Colorado Prisons ‘Routinely Refuse’ Treatment to Hepatitis C-Positive Inmates, Lawyer Says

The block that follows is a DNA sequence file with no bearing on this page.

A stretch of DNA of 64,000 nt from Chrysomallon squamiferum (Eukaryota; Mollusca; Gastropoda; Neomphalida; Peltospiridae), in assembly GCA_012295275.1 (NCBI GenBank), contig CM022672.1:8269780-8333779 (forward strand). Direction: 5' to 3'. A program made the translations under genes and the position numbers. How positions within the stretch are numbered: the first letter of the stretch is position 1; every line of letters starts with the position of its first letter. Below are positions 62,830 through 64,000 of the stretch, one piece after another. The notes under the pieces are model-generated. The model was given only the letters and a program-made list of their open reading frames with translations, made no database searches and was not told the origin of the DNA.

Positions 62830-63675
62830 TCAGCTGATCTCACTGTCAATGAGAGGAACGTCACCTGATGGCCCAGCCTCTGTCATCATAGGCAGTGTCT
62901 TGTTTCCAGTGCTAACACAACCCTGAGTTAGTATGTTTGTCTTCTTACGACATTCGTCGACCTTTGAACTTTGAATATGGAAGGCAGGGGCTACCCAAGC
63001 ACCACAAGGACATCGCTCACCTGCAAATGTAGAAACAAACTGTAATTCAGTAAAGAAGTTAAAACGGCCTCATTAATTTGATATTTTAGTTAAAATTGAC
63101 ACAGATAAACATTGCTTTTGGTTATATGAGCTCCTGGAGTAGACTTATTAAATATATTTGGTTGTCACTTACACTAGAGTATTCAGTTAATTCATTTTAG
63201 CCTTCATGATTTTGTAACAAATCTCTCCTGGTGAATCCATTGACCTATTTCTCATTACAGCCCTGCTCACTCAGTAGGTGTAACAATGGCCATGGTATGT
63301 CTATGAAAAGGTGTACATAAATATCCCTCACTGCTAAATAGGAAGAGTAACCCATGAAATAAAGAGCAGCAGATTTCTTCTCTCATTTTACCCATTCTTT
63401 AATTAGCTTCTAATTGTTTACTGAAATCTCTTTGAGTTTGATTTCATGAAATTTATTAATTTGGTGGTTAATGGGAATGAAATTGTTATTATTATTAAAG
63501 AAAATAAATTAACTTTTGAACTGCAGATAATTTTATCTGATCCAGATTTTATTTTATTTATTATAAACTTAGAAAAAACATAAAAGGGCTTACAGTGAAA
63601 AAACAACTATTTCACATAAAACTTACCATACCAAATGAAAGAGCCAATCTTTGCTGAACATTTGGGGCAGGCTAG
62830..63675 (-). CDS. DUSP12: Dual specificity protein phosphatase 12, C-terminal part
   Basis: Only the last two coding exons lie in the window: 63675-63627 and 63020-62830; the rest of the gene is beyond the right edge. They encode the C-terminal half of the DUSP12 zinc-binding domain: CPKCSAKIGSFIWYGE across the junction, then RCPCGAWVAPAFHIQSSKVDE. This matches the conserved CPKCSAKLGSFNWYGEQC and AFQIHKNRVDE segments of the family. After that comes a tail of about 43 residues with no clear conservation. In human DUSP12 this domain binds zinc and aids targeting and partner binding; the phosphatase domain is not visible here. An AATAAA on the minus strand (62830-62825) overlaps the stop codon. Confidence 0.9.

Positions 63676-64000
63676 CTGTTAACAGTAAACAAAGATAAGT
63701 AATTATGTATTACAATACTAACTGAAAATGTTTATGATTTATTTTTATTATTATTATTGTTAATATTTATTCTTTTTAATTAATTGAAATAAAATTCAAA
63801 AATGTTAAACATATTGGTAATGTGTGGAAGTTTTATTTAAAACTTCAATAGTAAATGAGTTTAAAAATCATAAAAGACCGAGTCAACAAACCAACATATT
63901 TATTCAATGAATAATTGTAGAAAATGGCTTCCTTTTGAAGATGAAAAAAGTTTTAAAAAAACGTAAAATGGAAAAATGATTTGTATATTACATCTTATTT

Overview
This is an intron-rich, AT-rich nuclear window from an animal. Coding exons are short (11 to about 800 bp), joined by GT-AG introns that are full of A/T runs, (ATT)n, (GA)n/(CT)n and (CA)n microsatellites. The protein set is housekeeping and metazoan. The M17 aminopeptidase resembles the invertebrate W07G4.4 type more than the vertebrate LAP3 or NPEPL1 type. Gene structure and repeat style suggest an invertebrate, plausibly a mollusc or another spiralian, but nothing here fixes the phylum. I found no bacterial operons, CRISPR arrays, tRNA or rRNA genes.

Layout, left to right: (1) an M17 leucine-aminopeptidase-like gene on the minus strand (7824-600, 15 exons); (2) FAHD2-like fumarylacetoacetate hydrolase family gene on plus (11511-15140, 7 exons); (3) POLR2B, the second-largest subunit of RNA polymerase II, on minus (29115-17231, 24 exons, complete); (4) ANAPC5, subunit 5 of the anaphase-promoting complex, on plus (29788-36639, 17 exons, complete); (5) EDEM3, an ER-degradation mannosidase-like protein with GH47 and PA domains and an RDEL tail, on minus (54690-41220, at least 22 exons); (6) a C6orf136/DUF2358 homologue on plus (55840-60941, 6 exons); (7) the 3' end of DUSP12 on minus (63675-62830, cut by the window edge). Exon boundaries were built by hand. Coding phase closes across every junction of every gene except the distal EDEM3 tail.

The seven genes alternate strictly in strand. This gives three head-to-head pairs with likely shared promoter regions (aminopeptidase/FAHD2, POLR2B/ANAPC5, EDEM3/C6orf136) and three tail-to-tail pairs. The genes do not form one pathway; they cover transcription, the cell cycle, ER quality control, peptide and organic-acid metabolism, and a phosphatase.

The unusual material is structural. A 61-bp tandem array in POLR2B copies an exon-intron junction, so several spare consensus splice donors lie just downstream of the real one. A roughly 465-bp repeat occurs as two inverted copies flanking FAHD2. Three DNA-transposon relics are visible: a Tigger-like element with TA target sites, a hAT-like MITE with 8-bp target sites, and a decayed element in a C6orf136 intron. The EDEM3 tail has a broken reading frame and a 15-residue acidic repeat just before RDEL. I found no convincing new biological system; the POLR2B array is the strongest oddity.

A Colorado lawyer is considering bringing a class-action suit against the Colorado Department of Corrections for "routinely refus[ing]" treatment for inmates with hepatitis C, the Rocky Mountain News reports (Abbott, Rocky Mountain News, 2/28). David Lane, who represents convicted murderer Frank Rodriguez, who is "critically ill" with HCV, says failure to provide adequate treatment to HCV-positive inmates constitutes "cruel and unusual punishment," which is prohibited by the Eighth Amendment to the Constitution. Department of Corrections Chief Medical Officer Dr. Joseph McGarry estimates that approximately 17% of the 17,150 Colorado inmates have HCV, but Lane believes the percentage is much higher, estimating that up to 40% of the prison population in Colorado has HCV. Effective HCV treatment, a two-drug regimen of interferon and ribavirin, costs about $20,000 each year per infected prisoner, according to McGarry. However, the DOC budget allows for only $7 million annually for all prisoner medications (Pankratz, Denver Post, 2/28). The Post reports that not all HCV-positive inmates receive treatment. Written protocols determine which inmates receive treatment, McGarry said, and the guidelines require that all HCV-positive inmates undergo a year-long drug and alcohol treatment program and be alcohol-, drug- and tobacco-free for one year in order to receive treatment. In addition, he said that the department considers the treatment of prisoners with advanced liver disease "futile." The American Civil Liberties Union of Colorado says that the prison's protocol regarding HCV medication "unnecessarily denies and delays treatment" (Auge, Denver Post, 2/28). Lane called the prison's rules, which also state that a prisoner sentenced to less than two years is not eligible to receive HCV treatment, "stalling tactics." The many "rules and regulations" regarding treatment prevent inmates from accessing it "easily, if at all," Lane said. McGarry said that 80% of people infected with HCV "have no problem with it" and do not develop liver failure or cancer as a result. However, Colorado prison officials in the last year requested and were denied liver transplants at the University of Colorado Health Sciences Center for two HCV-positive inmates. A third HCV-positive inmate is currently awaiting a hospital board decision regarding a liver transplant (Rocky Mountain News, 2/28). According to a report, titled "Hepatitis C and Incarcerated Populations: The Next Wave for Correctional Health Initiatives," conducted by the Association of State and Territorial Health Officials in 2000, 20% to 40% of U.S. prisoners are infected with HCV (Kaiser Daily HIV/AIDS Report, 12/15/00).This is part of the KHN Morning Briefing, a summary of health policy coverage from major news organizations. Sign up for an email subscription.